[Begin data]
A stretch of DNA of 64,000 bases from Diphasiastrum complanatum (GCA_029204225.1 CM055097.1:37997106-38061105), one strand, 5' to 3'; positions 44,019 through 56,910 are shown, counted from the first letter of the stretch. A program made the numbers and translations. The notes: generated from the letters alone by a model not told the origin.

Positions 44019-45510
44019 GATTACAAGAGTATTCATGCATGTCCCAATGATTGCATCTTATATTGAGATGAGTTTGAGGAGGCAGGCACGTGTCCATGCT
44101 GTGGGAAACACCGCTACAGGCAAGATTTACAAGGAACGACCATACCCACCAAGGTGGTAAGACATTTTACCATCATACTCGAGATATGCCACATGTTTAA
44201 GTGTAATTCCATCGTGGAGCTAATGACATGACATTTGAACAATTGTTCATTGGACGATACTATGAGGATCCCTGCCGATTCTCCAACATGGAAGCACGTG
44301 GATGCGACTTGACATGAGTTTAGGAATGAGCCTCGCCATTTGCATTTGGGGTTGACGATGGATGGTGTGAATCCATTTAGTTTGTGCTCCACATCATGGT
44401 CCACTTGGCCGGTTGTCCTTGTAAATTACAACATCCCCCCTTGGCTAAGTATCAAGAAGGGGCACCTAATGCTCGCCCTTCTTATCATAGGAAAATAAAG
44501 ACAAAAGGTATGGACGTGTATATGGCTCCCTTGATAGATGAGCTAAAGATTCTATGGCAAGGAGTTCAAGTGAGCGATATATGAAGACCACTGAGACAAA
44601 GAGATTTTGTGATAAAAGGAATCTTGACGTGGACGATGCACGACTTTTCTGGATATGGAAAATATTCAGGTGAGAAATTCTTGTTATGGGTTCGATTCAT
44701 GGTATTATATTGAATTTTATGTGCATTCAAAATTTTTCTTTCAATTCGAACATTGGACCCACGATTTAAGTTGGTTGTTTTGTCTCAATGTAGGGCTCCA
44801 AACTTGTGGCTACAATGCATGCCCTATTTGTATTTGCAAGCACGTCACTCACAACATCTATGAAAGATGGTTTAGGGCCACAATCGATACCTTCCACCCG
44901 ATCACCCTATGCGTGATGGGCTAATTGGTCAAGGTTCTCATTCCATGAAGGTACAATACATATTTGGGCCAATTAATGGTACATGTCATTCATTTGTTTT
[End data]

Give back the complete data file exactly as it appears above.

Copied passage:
A stretch of DNA of 64,000 bases from Diphasiastrum complanatum (GCA_029204225.1 CM055097.1:37997106-38061105), one strand, 5' to 3'; positions 44,019 through 56,910 are shown, counted from the first letter of the stretch. A program made the numbers and translations. The notes: generated from the letters alone by a model not told the origin.

Positions 44019-45510
44019 GATTACAAGAGTATTCATGCATGTCCCAATGATTGCATCTTATATTGAGATGAGTTTGAGGAGGCAGGCACGTGTCCATGCT
44101 GTGGGAAACACCGCTACAGGCAAGATTTACAAGGAACGACCATACCCACCAAGGTGGTAAGACATTTTACCATCATACTCGAGATATGCCACATGTTTAA
44201 GTGTAATTCCATCGTGGAGCTAATGACATGACATTTGAACAATTGTTCATTGGACGATACTATGAGGATCCCTGCCGATTCTCCAACATGGAAGCACGTG
44301 GATGCGACTTGACATGAGTTTAGGAATGAGCCTCGCCATTTGCATTTGGGGTTGACGATGGATGGTGTGAATCCATTTAGTTTGTGCTCCACATCATGGT
44401 CCACTTGGCCGGTTGTCCTTGTAAATTACAACATCCCCCCTTGGCTAAGTATCAAGAAGGGGCACCTAATGCTCGCCCTTCTTATCATAGGAAAATAAAG
44501 ACAAAAGGTATGGACGTGTATATGGCTCCCTTGATAGATGAGCTAAAGATTCTATGGCAAGGAGTTCAAGTGAGCGATATATGAAGACCACTGAGACAAA
44601 GAGATTTTGTGATAAAAGGAATCTTGACGTGGACGATGCACGACTTTTCTGGATATGGAAAATATTCAGGTGAGAAATTCTTGTTATGGGTTCGATTCAT
44701 GGTATTATATTGAATTTTATGTGCATTCAAAATTTTTCTTTCAATTCGAACATTGGACCCACGATTTAAGTTGGTTGTTTTGTCTCAATGTAGGGCTCCA
44801 AACTTGTGGCTACAATGCATGCCCTATTTGTATTTGCAAGCACGTCACTCACAACATCTATGAAAGATGGTTTAGGGCCACAATCGATACCTTCCACCCG
44901 ATCACCCTATGCGTGATGGGCTAATTGGTCAAGGTTCTCATTCCATGAAGGTACAATACATATTTGGGCCAATTAATGGTACATGTCATTCATTTGTTTT